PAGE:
lost two hundred men in casualties.--General Gillmore's Report. At New York the draft was begun and carried on without any disturbance.--the First National Bank of Pennsylvania announced business Gen_james Longstreet. at Philadelphia.--Lieutenant A. L. Sanborn, of the First regiment of colored volunteers, was killed at Norfolk, Va., by Dr. David M. Wright, a prominent rebel physician of that place — A Grand torchlight procession took place at New Orleans in honor of the capture of Port Hudson and Vicksburgh, and to celebrate the redemption of the South-West from treason and rebellion. --Vernon, Indiana, was visited by the rebels under John Morgan.--(Doc. 47.) The rebels evacuated Hagerstown, Md., last evening, but returned to the town again to-day.--A sharp engagement took place on the Hagerstown road, resulting in the defeat and pursuit of the rebels to Funkstown, where a strong rebel position was found.--William McKee, one of the proprietors of the St. Louis Democrat, w
as arrested at New Albany, Ind.--the draft in New Haven, Ct., was concluded.--the expedition into North-Carolina, under the command of Brigadier-General Potter, left Newbern.--(Doc. 101.) John A. Andrew, Governor of Massachusetts, delivered an eloquent speech at Boston, on the occasion of the presentation of four flags, the gift of the women of Ohio, to the Fifty-fifth regiment Massachusetts colored volunteers.--one hundred guns were fired at Cambridge, Mass., in honor of the fall of Port Hudson. The rebel steamers, James Battle and James Bagaley, were captured off Mobile, Alabama.--at Baltimore, Md., an order was issued by General Schenck, directing all officers in the military service of the United States, residing at Barnum's City Hotel, to leave that establishment without delay.--Wytheville, Va., was captured by the National forces, under Colonel Toland.--(Doc. 132.) At Yates' Point, on the Potomac River, an action took place between a party of rebels on shore, and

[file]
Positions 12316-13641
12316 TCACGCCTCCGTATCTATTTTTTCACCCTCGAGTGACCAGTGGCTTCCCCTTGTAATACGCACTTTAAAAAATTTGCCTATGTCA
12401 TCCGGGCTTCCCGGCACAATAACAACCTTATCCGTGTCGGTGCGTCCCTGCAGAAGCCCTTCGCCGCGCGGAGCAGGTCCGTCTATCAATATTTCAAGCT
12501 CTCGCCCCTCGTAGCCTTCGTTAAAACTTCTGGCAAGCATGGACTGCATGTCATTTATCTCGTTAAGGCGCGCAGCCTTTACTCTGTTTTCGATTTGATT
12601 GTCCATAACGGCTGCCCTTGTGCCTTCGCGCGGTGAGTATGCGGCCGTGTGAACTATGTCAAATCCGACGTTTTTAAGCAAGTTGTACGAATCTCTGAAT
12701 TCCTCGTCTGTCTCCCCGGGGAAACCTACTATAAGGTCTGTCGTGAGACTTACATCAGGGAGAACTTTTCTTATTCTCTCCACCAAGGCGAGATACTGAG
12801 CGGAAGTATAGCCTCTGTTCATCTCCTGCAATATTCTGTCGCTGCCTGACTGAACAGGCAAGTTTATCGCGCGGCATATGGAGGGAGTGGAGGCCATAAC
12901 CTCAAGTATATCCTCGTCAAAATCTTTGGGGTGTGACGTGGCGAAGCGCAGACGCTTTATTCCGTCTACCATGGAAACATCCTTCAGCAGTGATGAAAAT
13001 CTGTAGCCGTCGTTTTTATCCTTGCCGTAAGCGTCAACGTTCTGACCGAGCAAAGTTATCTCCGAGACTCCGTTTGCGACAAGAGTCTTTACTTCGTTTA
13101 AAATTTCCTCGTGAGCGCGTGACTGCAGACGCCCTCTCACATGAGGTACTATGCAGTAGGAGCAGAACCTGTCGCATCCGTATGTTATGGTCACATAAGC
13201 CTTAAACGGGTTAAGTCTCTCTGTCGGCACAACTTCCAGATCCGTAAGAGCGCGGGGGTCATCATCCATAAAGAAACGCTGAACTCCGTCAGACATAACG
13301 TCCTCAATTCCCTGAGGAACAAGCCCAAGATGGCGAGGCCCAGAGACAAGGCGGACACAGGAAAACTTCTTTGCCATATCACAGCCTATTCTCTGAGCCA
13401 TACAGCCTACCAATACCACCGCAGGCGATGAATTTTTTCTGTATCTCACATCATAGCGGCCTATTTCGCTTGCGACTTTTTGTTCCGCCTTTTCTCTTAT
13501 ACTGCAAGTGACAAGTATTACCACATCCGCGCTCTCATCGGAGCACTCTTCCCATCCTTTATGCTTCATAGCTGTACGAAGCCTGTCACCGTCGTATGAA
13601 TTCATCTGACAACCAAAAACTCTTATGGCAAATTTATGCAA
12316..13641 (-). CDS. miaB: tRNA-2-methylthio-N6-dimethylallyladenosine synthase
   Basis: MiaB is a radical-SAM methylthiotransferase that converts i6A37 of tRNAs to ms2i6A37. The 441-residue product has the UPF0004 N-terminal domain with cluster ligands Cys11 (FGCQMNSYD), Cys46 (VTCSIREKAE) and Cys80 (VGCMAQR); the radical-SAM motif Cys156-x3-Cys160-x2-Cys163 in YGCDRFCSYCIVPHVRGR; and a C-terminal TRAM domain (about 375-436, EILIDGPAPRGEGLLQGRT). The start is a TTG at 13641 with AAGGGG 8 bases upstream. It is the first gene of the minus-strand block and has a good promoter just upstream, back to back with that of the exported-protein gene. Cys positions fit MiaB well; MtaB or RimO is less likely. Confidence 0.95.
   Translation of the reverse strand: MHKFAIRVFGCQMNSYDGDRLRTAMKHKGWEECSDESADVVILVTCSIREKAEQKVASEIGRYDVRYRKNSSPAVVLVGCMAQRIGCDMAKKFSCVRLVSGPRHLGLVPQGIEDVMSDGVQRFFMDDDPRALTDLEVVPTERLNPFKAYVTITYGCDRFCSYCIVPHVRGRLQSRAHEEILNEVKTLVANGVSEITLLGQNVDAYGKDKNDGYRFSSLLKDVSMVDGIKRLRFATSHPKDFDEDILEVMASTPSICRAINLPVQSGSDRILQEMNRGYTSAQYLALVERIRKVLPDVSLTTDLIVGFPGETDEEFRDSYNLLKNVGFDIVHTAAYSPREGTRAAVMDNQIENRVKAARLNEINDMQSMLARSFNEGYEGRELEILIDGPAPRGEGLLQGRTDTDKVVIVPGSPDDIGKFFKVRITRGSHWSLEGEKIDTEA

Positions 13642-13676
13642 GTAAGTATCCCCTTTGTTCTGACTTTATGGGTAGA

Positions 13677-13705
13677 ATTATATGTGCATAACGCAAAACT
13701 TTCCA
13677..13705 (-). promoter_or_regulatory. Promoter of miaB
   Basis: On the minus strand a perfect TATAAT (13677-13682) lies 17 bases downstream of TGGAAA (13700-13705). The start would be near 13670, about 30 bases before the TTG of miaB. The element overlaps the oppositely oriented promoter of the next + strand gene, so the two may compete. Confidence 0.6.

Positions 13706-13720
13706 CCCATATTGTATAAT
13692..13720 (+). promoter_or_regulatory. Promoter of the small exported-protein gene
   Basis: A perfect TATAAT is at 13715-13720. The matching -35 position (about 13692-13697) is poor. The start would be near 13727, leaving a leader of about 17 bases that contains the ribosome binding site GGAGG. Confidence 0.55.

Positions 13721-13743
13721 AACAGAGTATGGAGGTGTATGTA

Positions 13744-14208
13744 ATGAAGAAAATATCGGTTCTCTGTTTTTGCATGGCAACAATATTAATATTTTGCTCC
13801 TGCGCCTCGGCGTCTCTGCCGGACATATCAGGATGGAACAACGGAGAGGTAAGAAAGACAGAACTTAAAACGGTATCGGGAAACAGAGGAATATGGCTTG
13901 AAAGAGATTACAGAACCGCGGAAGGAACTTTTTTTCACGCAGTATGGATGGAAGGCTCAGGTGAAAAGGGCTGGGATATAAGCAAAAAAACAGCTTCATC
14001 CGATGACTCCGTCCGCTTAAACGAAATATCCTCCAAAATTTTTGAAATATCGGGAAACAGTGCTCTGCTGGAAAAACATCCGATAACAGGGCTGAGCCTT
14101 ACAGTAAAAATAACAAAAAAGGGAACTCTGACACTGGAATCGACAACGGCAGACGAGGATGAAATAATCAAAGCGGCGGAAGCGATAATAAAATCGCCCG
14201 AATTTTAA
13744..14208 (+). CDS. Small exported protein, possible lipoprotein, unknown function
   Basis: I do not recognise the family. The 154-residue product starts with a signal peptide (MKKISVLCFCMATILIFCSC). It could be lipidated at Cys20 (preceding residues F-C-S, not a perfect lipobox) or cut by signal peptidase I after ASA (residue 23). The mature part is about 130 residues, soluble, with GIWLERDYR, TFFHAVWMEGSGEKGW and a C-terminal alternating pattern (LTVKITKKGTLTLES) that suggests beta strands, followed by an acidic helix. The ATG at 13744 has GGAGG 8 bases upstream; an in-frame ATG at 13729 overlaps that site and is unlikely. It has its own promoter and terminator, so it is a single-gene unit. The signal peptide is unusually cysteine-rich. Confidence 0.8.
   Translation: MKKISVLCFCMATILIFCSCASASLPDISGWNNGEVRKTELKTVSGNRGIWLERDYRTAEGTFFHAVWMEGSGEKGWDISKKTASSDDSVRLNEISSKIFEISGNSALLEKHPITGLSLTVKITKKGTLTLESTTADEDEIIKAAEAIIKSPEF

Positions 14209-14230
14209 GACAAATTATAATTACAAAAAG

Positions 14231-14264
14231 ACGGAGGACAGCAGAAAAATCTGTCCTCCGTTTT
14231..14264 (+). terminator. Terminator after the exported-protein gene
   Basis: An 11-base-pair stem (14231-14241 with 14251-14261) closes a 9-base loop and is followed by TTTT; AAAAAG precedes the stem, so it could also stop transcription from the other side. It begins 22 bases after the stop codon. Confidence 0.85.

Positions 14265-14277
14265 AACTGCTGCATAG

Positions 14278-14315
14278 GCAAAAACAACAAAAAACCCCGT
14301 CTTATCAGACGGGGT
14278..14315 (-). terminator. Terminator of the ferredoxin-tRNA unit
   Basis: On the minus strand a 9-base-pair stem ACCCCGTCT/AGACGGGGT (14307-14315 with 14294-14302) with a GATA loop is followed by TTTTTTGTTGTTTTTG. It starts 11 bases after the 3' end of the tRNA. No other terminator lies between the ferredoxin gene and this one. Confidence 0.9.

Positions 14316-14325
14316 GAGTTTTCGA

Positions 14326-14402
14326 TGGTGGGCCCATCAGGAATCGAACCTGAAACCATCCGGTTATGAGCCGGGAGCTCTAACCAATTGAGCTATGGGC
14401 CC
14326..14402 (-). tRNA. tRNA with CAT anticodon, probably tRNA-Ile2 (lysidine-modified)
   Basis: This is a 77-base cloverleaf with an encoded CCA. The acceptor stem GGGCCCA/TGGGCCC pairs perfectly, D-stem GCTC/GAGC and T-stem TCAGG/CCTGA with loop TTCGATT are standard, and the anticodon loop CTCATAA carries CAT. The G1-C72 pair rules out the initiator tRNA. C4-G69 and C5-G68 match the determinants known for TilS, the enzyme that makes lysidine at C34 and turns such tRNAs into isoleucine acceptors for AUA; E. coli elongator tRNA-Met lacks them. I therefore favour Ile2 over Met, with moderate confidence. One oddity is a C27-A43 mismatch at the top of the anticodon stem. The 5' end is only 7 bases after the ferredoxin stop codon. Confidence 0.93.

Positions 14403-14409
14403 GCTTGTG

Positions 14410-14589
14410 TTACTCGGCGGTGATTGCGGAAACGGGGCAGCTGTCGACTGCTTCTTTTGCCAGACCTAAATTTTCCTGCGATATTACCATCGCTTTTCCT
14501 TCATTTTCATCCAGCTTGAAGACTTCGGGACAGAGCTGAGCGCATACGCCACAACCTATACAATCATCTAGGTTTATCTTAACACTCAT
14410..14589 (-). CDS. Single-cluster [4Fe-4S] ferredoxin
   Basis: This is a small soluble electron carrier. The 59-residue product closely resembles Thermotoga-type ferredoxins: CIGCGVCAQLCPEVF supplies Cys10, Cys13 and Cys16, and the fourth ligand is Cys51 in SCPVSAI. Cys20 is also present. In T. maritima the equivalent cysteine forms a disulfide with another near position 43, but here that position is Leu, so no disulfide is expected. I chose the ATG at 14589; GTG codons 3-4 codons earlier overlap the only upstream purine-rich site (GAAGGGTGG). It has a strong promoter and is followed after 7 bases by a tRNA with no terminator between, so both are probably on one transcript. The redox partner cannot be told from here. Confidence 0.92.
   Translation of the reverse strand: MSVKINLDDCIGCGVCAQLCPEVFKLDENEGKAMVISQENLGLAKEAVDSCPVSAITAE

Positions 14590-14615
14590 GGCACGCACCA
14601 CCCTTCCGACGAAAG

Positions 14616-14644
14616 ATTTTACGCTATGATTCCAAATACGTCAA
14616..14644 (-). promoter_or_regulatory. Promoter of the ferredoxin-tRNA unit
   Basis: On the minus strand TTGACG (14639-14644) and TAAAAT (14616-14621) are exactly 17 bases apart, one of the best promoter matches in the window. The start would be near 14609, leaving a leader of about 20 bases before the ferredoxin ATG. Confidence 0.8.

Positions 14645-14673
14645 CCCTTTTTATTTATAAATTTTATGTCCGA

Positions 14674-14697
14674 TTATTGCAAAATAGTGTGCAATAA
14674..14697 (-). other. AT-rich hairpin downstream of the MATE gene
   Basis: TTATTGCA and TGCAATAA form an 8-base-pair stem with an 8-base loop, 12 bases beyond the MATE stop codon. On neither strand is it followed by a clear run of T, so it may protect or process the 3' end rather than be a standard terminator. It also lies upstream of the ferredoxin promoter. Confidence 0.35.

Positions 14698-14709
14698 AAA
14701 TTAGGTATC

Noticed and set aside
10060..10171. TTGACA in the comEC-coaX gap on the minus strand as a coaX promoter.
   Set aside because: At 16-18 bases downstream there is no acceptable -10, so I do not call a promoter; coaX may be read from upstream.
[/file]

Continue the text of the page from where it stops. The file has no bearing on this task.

who did not hesitate to sacrifice all the attractions of a high social position, wealth and home, and his own noble life, for the sake of humanity — another martyr to your cause that death has added, still another hope for your race. The truths and principles for which he fought and died, still live, and will be vindicated. On the spot where he fell, by the ditch into which his mangled and bleeding body was thrown, on the soil of South-Carolina, I trust that you will honor yourselves and his glorious memory by appropriating the first proceeds of your labor as free men toward erecting an enduring monument to the hero, soldier, martyr — Robert Gould Shaw. Gold was sold at Atlanta, Ga., at twelve dollars and eleven cents rebel currency for one dollar.--the Twenty-seventh regiment of Connecticut volunteers returned to New Haven.--A. Salute of one hundred guns was fired at Boston, Mass., in honor of the victories at Port Hudson, Vicksburgh, and the opening of the Mississippi Ri